Photo courtesy of Sunfell at Flickr.com.
Everything old is new again. This is doubly true for trends that never went completely out of fashion, like vinyl records and Victory Gardens. Originally conceived during World War I as a way to ensure food supplies for troops, these community gardens took off in a big way during the second World War. By 1944, up to 40% of the vegetables on American tables came from a Victory Garden.
Now, with the rising price of staple foods, increasing awareness of the environmental cost of industrial farming, and increased interest in self sufficiency and independence, Victory Gardens are making a serious comeback. The Smithsonian Institute has a new exhibit on Victory Gardens, and vegetable rows are replacing ornamental bushes nationwide.
Success with Victory Gardens is snowballing into more awareness of Community Supported Agriculture (CSA). Urban food pantries are stocking up with fresh fruit gleaned from “ornamental” trees. Believe it or not, some HOA’s are embracing community gardens. There’s even a campaign to start a Victory Garden on the White House lawn:
Benefits of a victory garden:
- Cut grocery bills
- Gain access to fresher food
- Boost vitamins in your diet
- Increase the health of your soil
- Insure against food shortages
- Reduce exposure to pesticides and other chemicals
- Avoid disease (or ensure access to your favorite veggies if an outbreak occurs)
- Preserve oil supplies / reduce dependence on foreign oil
- Grow produce for sale or gifts
So, let’s say that you’ve been bitten by the Victory Gardening bug. Where to begin?
It can be a bit daunting to start your first Victory Garden. There’s a lot to learn about soil, planting seasons, and local weather conditions. Hit the books! The library is a good place to start – a little bit of research can go a long way in getting the best results. As the old saying goes, an ounce of preparation is worth a pound of perspiration. Your state’s Extension Office can also be a good source of information and expert advice.
Try looking for help from your neighbors – local gardening clubs often know the best times to plant and which species do best in your area. Find a local Gardening MeetUp, and you’ll find a pool of knowledge and maybe even people willing to lend you seeds or cuttings from their favorite plants. No matter which plants you choose, PBS is a great resource for beginner gardeners.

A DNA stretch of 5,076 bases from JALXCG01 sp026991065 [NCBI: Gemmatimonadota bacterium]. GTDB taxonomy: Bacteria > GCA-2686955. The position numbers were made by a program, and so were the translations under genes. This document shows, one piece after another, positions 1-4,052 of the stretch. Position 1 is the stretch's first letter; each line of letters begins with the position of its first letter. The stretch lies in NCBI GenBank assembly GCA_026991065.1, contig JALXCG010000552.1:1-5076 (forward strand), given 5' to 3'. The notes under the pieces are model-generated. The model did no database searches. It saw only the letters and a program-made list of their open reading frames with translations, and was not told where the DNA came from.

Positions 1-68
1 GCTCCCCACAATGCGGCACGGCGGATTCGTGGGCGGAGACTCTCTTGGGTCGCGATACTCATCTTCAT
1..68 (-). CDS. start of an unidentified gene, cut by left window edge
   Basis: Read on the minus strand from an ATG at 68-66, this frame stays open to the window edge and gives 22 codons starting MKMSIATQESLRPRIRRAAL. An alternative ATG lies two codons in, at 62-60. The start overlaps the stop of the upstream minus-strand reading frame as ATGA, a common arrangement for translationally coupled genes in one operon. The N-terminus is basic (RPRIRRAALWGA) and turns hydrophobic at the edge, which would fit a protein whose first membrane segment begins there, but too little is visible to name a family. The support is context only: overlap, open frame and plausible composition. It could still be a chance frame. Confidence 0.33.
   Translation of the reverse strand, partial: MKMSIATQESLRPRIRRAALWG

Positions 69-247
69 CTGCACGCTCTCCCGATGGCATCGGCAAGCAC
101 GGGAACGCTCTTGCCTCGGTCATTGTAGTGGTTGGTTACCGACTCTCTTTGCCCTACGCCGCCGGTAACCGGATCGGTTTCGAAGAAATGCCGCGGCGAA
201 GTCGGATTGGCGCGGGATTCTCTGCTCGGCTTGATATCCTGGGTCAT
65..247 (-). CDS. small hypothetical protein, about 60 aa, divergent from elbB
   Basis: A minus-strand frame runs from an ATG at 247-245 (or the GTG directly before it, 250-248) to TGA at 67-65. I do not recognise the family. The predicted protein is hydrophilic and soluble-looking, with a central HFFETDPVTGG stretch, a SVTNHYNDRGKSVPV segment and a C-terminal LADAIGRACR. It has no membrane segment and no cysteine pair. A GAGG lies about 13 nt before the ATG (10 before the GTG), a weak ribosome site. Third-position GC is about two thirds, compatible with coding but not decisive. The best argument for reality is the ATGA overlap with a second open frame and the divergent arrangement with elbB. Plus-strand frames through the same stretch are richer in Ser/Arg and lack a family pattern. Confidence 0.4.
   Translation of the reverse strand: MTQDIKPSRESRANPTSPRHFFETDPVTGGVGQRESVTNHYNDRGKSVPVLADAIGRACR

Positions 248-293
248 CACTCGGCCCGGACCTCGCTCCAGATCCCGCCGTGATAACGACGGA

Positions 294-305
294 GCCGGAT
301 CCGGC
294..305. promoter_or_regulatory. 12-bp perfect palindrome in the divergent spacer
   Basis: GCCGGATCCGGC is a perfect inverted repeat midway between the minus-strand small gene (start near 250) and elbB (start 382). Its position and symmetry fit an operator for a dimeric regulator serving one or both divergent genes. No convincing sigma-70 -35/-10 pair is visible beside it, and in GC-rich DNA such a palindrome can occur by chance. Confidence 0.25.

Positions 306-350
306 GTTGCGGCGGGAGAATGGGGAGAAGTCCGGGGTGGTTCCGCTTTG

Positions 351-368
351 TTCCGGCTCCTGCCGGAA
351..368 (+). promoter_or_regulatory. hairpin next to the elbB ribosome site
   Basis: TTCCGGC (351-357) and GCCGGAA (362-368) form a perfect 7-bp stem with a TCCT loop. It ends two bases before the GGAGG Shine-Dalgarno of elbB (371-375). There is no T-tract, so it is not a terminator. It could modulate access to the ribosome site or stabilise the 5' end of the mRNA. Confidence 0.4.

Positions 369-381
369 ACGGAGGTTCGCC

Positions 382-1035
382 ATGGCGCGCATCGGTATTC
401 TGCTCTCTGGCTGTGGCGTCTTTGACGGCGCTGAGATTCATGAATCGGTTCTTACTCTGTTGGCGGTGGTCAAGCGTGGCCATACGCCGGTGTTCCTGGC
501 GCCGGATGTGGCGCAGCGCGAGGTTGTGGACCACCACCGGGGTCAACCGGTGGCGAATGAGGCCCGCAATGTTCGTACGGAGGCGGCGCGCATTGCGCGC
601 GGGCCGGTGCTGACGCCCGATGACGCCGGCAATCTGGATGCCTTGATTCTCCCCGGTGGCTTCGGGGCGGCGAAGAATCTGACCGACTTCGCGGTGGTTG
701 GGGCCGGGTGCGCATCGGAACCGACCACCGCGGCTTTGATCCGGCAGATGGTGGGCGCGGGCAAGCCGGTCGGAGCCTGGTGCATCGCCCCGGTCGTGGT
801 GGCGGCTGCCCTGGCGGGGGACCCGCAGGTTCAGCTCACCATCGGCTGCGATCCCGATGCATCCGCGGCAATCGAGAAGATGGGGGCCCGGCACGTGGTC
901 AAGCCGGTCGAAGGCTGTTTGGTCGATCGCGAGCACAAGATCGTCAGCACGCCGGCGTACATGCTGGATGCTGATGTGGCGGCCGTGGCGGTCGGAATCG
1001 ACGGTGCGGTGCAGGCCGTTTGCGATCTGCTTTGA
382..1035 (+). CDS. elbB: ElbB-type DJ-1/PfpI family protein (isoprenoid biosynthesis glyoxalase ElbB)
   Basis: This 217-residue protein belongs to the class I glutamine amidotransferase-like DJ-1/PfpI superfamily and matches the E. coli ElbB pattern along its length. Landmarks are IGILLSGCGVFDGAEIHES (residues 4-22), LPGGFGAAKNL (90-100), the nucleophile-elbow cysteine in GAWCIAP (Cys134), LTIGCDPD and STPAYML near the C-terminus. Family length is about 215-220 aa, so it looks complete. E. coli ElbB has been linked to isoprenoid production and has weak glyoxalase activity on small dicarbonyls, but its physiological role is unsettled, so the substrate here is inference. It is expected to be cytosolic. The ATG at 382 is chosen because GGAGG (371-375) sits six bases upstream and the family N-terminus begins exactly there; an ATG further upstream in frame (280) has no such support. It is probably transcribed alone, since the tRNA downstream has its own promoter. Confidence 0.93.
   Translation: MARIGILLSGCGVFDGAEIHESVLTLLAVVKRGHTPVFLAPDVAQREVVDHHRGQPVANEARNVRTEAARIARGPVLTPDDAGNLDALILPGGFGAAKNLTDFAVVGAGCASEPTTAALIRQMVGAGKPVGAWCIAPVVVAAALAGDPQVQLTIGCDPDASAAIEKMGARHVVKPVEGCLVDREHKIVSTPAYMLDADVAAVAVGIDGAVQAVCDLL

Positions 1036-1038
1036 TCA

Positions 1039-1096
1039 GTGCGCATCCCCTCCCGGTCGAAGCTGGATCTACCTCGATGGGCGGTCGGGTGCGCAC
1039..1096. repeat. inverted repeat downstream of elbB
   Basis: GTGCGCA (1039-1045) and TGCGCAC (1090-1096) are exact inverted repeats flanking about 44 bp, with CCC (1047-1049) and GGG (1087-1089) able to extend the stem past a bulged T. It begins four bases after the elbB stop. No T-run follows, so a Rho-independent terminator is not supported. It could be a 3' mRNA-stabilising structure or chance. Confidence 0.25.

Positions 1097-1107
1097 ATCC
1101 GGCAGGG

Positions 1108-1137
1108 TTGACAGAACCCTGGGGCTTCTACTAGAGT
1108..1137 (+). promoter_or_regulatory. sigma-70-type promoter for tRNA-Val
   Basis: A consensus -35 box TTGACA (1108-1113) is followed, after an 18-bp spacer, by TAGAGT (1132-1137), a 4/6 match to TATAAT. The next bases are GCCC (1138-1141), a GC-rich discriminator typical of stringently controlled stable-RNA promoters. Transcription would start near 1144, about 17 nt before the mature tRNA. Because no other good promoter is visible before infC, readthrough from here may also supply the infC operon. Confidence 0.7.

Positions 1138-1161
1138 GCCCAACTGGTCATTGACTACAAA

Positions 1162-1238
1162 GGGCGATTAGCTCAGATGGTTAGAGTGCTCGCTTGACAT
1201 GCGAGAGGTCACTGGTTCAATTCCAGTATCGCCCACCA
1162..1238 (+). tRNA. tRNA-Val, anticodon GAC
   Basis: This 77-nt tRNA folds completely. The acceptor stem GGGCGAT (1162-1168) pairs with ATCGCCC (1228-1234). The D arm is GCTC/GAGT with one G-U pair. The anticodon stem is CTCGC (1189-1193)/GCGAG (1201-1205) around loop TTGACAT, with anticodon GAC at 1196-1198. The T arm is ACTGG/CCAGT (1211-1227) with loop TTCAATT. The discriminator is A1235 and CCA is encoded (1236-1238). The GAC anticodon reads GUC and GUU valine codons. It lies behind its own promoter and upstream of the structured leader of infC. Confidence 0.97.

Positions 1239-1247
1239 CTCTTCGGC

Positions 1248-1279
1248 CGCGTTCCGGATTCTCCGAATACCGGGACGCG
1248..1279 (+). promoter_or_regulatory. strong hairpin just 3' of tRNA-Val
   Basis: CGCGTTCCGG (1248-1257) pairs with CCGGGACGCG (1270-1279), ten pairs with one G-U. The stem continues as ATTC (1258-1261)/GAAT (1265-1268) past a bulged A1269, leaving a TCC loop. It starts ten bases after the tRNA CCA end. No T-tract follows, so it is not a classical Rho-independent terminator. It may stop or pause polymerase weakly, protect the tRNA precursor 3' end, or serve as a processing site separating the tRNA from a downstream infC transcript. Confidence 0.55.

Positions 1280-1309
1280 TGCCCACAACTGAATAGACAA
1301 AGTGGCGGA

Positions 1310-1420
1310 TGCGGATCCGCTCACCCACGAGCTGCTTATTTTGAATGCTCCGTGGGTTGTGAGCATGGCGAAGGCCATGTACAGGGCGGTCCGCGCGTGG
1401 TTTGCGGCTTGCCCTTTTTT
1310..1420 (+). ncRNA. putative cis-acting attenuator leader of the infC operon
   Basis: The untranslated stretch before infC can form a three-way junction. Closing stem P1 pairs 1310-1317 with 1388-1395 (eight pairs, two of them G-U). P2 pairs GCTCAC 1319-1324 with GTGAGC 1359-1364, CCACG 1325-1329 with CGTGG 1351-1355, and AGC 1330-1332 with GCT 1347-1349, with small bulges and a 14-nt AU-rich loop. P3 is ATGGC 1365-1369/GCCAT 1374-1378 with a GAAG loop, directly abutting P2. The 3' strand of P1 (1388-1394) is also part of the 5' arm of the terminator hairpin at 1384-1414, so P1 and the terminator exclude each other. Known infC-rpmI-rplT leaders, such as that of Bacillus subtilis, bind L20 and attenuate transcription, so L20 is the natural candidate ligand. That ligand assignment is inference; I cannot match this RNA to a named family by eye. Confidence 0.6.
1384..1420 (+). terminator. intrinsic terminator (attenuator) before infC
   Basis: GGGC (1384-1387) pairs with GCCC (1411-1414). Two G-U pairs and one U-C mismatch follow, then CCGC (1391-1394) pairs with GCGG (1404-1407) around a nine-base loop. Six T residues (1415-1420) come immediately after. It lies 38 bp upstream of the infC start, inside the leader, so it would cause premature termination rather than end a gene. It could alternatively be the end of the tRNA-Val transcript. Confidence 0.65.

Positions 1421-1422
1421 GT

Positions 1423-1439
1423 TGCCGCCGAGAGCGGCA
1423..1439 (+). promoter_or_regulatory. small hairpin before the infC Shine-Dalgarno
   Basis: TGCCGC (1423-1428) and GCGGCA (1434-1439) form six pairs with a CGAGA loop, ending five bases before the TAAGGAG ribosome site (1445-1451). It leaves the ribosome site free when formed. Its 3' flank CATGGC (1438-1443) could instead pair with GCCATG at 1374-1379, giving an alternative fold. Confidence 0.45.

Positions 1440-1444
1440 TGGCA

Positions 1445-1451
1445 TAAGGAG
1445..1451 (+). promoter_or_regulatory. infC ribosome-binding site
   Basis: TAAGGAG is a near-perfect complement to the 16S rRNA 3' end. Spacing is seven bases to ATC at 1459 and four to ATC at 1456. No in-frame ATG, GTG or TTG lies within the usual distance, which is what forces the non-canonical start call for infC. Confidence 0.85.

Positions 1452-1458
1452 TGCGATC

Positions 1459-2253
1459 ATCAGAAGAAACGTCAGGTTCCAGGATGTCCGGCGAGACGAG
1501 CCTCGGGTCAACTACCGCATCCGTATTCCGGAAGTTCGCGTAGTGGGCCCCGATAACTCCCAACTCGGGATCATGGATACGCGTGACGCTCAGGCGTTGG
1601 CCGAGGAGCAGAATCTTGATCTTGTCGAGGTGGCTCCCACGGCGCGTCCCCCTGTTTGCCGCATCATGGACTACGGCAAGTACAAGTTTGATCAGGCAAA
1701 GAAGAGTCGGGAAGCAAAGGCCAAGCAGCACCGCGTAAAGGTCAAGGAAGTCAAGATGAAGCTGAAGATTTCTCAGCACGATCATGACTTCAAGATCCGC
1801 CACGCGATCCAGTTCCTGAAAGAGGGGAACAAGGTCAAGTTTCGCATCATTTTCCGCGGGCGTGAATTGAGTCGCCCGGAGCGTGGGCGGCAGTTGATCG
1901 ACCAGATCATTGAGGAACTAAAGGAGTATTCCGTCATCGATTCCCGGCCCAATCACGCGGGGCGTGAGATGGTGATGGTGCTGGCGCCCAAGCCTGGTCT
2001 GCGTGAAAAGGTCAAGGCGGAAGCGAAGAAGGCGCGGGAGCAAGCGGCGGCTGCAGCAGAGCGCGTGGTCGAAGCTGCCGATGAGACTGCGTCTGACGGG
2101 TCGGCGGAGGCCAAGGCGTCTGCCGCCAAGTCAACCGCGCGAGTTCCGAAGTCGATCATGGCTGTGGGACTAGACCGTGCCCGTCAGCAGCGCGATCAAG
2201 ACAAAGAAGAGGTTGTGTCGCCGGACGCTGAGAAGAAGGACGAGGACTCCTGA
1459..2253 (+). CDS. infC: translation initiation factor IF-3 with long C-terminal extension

In the past, Victory Gardens were all laid out from a universal template. That didn’t work out very well for people who tried to grow the same plants in California as they did in Maine and Florida. Instead of a cookie cutter layout, you should tailor your garden to local conditions. Work with your climate to choose the best plants. For example, even if you love rice, it may not make sense to grow rice if you live in the middle of the desert.
We’ve learned a lot in the last 50 years, and it’s easier to start a vegetable garden in your yard than ever before. Incorporate this knowledge in the layout and composition of your victory garden, and you can achieve amazing results. Our grandparents didn’t have much practical experience on designing to minimize erosion or using cover crops that naturally fertilize the soil, but there’s a wealth of useful information on these techniques. Here are some other research topics that you might want to consider:
- Companion planting (using complimentary plants to generate synergy)
- Repellent plants (which can be used on borders for natural protection against insect damage),
- Improved Seeds (strains of plants that have been bred for disease or drought resistance).
Even if you have limited space or no yard, Victory Gardens can be grown in containers and indoor planters. Hanging planters can turn any patio or balcony into a vertical garden.
If you don’t have a patio, many plants will thrive in window planters or grow boxes. There are also light boxes and grow lights that can turn the deepest, darkest basement into an oasis of life. Indoor plants not only make rooms beautiful – they also can help reduce sick building syndrome by providing fresh air and absorbing indoor pollutants.
Not a gardener? No problem. There are entrepreneurs eager to turn other people’s yards into gardens. Also, there are other steps you can take to promote food safety and sustainability.
Photo courtesy of mental.masala at Flickr.com.